Hulu, HBO Now Streaming In November [Video]

Hulu and HBO Now are among the wide variety of streaming television services uploading fresh content on this first day of November.

On HBO Now, a variety of movies are making their way onto the subscription service offered by the premium television channel. Decider notes the arrival of Fifty Shades of Grey, the wildly popular book series that had women around the world intrigued and having frank discussions in book club. The movie, starring Dakota Johnson, will land on HBO Now November 21, Decider reports.

It is not only movies making their way to HBO Now, but also television shows. “Getting On” will be starting its third and final season on the premium cable channel and its streaming service November 8. The show, according to Decider, is a satirical take on hospitals. (Getting On trailer available on YouTube.)

Additional streaming movies and television shows coming to HBO Now in November include Good Burger, Kareem: Minority of One, and the original 1968 Planet of the Apes.

Over on Hulu, the streaming service that along with Netflix helped to revolutionize the television industry into one focused on streaming instead of broadcast and allowed home viewers to literally cut the cord, a variety of streaming options are landing this month.

The first is the highly anticipated Chicago Med, NBC’s latest hospital drama. So far, it is unknown whether NBC can recapture the ratings once commanded by George Clooney’s breakout hit ER, but the network is betting on drawing enough viewers to make the new series worth its time and money. And based on the description on Decider, it appears NBC is at the very least trying to recapture the magic of ER, but possibly mixing in some Grey’s Anatomy.

“NBC’s anticipated hospital drama makes its way over to Hulu starting November 18. Starring S. Epatha Merkerson, Torrey DeVitto, Andre Bellos, and Oliver Platt, Chicago Med follows the day-to-day chaos of one of Chicago’s busiest hospitals.”

Other series and movies landing on the service this month include a variety of James Bond movies – though none are newer than 1989’s License to Kill – as well as season four of Master Chef Junior, Season 3 of Vikings, and Rushmore.

While Hulu and HBO Now streaming services are wildly popular, they are not the only services offering new movies and shows in November. As the Inquisitr reported last week, Netflix is filling its service with a variety of new offerings. The new shows offered to its subscribers include a variety of overseas films, as well as the Netflix original series Jessica Jones.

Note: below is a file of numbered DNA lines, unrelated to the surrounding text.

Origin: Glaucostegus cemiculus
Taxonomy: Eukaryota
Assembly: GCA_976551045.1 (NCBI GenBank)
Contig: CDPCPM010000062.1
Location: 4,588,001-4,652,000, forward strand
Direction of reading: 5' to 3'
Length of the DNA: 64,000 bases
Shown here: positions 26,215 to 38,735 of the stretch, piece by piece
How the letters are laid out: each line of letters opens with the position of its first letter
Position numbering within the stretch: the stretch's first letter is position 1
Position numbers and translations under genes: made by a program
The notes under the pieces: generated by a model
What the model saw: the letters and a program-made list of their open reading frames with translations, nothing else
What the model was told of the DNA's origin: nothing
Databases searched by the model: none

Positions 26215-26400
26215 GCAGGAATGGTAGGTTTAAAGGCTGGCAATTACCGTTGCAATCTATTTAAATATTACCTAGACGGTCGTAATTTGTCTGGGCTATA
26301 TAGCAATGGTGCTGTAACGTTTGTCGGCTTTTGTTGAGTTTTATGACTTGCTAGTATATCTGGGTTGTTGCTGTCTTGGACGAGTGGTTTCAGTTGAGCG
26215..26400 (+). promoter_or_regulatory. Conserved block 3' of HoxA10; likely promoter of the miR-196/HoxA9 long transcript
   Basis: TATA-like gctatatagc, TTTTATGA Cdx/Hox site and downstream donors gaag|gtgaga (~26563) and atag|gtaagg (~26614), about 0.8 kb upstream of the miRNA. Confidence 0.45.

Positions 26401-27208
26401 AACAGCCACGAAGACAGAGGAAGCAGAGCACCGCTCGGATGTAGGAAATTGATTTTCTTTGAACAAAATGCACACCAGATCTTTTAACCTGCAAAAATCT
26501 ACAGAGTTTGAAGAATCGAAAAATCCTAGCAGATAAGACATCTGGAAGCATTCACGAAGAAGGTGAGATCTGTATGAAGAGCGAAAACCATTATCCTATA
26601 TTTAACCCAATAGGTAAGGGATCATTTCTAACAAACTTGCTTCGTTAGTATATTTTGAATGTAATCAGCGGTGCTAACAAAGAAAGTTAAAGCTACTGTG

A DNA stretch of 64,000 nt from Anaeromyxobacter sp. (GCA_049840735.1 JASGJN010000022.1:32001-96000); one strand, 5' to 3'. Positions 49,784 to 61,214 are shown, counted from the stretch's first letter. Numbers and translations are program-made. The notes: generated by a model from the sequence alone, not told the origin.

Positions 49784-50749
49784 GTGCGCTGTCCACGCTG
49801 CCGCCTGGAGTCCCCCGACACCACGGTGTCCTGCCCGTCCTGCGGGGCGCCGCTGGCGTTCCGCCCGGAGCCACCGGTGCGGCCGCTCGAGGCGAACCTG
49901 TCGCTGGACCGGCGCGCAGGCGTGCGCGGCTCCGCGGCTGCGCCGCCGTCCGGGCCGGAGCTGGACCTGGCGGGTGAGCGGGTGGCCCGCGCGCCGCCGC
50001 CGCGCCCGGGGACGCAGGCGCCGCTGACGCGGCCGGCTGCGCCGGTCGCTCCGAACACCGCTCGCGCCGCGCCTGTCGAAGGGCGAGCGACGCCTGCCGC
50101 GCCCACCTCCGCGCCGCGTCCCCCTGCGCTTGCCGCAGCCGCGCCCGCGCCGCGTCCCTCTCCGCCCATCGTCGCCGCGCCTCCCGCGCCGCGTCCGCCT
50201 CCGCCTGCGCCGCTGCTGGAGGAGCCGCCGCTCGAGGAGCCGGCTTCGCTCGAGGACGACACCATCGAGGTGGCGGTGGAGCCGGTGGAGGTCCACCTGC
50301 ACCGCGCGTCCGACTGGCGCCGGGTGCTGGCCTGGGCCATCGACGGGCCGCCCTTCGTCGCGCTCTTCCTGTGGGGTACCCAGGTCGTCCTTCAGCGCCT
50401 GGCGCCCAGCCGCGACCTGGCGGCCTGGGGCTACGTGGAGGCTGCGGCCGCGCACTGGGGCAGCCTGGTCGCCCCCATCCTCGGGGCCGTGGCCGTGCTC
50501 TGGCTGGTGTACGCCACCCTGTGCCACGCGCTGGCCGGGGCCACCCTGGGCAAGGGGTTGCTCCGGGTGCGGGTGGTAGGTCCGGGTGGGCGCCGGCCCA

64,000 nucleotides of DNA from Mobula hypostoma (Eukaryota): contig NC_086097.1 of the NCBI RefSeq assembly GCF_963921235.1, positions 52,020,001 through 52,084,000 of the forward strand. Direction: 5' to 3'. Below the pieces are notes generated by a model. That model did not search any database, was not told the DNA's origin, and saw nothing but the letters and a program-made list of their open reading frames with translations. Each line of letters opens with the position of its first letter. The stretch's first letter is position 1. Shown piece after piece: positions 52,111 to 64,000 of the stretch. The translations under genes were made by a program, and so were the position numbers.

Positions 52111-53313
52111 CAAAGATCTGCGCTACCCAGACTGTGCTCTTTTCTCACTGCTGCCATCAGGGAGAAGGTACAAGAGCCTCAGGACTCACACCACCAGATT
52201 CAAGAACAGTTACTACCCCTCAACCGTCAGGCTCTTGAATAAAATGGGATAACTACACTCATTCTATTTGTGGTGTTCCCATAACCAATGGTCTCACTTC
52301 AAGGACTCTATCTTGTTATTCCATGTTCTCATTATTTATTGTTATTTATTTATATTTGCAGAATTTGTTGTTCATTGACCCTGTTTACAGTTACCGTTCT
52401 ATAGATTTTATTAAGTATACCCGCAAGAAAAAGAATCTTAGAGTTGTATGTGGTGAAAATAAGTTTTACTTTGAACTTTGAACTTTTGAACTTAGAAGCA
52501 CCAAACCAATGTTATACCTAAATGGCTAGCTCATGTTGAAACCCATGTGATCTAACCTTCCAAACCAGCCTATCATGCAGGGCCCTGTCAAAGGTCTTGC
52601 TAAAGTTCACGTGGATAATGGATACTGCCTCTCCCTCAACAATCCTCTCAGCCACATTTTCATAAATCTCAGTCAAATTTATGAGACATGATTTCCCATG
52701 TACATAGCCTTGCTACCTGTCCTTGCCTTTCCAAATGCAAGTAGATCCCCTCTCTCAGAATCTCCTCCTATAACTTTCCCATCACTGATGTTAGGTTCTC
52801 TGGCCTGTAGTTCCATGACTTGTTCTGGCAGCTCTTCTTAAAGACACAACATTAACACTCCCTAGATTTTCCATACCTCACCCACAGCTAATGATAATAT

Amazon Prime is another streaming television service with new releases this month, including pilots by Borat star Sacha Baron Cohen and Louis CK. The pilots, Decider said, will be available for stream on November 5 while the 2015 film Ex Machina will be available for streaming on November 14.

The move by several groups, largely millennials but a growing number of non-millennials, to focus on streaming options online is apparently starting to hurt the stock prices of traditional broadcast and cable companies. In spite of techies celebrating the latest streaming options on HBO Now, Hulu, Netflix, Amazon, and others, the companies producing some of the content we watch on those services (think TNT, CBS, and others) are feeling the pinch of investors.

Children may have had appointment viewing with their friends during this photo from 1988, but the times have changed. Networks have reportedly been losing viewers in droves to streaming services like Netflix and Hulu. (Photo by Express/Getty Images)
Children may have had appointment viewing with their friends during this photo from 1988, but the times have changed. Networks have reportedly been losing viewers in droves to streaming services like Netflix and Hulu. (Photo by Express/Getty Images)

According to The Wall Street Journal, some of the channels say as much as 40 percent of viewership loss can be attributed to streaming versus traditional television viewing. And with that, The Wall Street Journal reported some cable networks are starting to think the deals to stream content on these services may be doing more harm than realized.

Major networks are shedding viewers much like cable networks. The Wall Street Journal reports some networks are second guessing whether licensing deals with streamers could be causing too much of an exodus in traditional television watchers. (Photo by Michael Nagle/Getty Images)
Major networks are shedding viewers much like cable networks. The Wall Street Journal reports some networks are second guessing whether licensing deals with streamers could be causing too much of an exodus in traditional television watchers. (Photo by Michael Nagle/Getty Images)

What do you think? Do you always look forward to the first of the month for new streaming of shows and movies? And do you think this has hurt television at its core? Join the conversation below.

[Featured image by Tommaso Boddi/Getty Images]